The ATC Assistant

The ATC Assistant


Control assistant. A person who assists in the provision of air traffic services but who is not authorized to make decisions regarding clearances, advice or information to be issued to aircraft.
Source: ICAO Doc 9426 ATS Planning Manual


The ATC assistant (also referred to as "flight data", "flight data assistant", "assistant controller", "control assistant" or simply "assistant") is a person that helps air traffic controllers by performing certain tasks that make their job smoother. These include routine duties but also relatively complex and time consuming ones which are not considered appropriate for active controller positions.

Depending on local circumstances (e.g. level of automation), assistants may be assigned to a single sector (i.e. one per sector), or, they can be stationed at a separate workplace, assisting all controllers in the ops room.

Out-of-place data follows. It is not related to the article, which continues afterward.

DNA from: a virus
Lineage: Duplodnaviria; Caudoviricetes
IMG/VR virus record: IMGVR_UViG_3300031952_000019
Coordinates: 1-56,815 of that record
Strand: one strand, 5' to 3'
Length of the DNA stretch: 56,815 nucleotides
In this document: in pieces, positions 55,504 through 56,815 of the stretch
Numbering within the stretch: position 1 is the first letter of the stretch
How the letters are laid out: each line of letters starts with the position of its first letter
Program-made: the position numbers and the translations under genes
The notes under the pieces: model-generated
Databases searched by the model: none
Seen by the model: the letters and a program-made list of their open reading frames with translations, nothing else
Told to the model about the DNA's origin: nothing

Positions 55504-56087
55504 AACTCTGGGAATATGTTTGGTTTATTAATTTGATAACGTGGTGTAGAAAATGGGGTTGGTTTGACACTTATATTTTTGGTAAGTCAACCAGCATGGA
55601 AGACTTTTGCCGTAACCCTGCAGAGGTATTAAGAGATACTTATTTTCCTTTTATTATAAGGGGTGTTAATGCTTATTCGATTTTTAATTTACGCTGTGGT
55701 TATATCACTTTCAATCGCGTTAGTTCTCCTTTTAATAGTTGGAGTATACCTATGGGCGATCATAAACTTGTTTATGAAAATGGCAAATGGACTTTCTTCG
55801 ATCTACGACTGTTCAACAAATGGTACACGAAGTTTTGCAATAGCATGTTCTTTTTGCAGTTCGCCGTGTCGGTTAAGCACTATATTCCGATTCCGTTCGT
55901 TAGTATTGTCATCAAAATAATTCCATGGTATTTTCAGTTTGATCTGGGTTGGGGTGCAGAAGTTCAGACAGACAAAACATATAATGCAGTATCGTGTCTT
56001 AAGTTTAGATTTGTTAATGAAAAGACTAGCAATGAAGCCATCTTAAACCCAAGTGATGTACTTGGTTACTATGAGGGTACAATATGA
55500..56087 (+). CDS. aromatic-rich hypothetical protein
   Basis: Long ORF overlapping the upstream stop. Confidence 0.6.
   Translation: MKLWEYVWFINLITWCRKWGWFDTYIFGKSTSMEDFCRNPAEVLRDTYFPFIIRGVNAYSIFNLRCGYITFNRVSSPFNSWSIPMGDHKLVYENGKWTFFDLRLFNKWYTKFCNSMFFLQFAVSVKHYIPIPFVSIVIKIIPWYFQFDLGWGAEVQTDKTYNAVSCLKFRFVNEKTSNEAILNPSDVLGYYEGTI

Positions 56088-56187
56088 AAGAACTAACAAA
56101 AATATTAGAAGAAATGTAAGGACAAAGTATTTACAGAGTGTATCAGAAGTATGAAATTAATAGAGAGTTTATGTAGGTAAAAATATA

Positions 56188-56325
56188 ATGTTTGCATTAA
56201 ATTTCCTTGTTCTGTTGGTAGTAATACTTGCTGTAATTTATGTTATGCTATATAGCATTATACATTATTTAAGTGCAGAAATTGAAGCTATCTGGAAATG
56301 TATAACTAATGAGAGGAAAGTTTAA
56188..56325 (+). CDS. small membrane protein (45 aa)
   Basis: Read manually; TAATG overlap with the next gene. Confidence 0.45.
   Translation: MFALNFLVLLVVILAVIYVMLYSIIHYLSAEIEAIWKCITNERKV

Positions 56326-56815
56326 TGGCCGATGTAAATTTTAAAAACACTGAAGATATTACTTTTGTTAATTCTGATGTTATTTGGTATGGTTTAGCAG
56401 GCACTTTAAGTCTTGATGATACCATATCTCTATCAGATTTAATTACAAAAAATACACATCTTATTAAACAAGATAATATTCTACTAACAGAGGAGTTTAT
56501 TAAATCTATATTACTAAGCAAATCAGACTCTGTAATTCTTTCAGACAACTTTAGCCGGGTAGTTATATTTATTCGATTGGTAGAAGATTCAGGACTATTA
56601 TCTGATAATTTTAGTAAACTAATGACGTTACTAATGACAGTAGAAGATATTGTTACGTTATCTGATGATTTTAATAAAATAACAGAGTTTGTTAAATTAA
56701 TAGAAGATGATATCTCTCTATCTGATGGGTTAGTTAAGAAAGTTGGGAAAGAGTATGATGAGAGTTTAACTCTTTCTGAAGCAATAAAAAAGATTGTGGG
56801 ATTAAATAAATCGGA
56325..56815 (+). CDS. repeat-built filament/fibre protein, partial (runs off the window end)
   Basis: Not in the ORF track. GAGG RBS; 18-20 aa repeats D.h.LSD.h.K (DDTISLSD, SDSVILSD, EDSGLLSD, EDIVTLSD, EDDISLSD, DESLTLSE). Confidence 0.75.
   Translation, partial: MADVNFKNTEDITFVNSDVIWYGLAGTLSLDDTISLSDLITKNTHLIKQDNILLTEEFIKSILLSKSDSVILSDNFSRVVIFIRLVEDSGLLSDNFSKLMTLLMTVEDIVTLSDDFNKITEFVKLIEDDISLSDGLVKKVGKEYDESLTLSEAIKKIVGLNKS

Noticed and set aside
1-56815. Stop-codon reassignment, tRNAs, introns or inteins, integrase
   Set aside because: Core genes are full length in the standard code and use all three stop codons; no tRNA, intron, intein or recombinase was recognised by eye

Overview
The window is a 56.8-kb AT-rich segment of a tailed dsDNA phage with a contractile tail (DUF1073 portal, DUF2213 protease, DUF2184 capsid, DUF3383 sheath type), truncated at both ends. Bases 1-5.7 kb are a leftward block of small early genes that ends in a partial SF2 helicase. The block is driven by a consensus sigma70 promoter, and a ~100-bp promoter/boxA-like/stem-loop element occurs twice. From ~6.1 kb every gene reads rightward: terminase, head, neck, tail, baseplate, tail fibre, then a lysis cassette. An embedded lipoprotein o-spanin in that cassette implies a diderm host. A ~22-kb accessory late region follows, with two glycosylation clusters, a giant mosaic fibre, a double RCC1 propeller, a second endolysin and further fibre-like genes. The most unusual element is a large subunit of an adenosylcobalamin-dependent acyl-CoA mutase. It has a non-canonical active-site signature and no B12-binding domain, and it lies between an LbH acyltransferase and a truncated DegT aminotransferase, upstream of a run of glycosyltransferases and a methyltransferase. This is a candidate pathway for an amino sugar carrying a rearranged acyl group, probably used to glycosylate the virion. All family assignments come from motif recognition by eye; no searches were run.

As the job of the ATC assistant is not defined in ICAO documents, their functions may vary greatly between states and between different ATS units within the same state. Some of the tasks that can be assigned to the assistant include:

  • Exchange of flight data (e.g. flight plans, estimates and revisions) with neighbouring ATS units
  • Fixing issues with flight data, e.g. adjusting it so that it is correctly handled by the automated ATS system
  • Manual entry of flight data (e.g. flight plans that have not been received automatically)
  • Exchange of AFTN messages
  • Collection and dissemination of aeronautical data (e.g. NOTAMs, special use airspace activation and deactivation, etc.)
  • Exchange of other pertinent information (e.g. changes of sector configuration or operating frequencies)
  • Coordination with neighbouring sectors or units (to the extent described in local instructions)
  • Preparation and dissemination of flight progress strips (either as a routine task or as a backup solution in case of automation failure)

Assistants are very distinct from air traffic controllers as they do not provide air traffic service, and, in general, they only communicate with ground staff, not with pilots. Nevertheless, they need to have extensive knowledge in some of the fields that controllers do (e.g. ATC procedures and terminology, air law, aircraft performance, ATM equipment, etc.) and be proficient in the use of radiotelephony phraseology.

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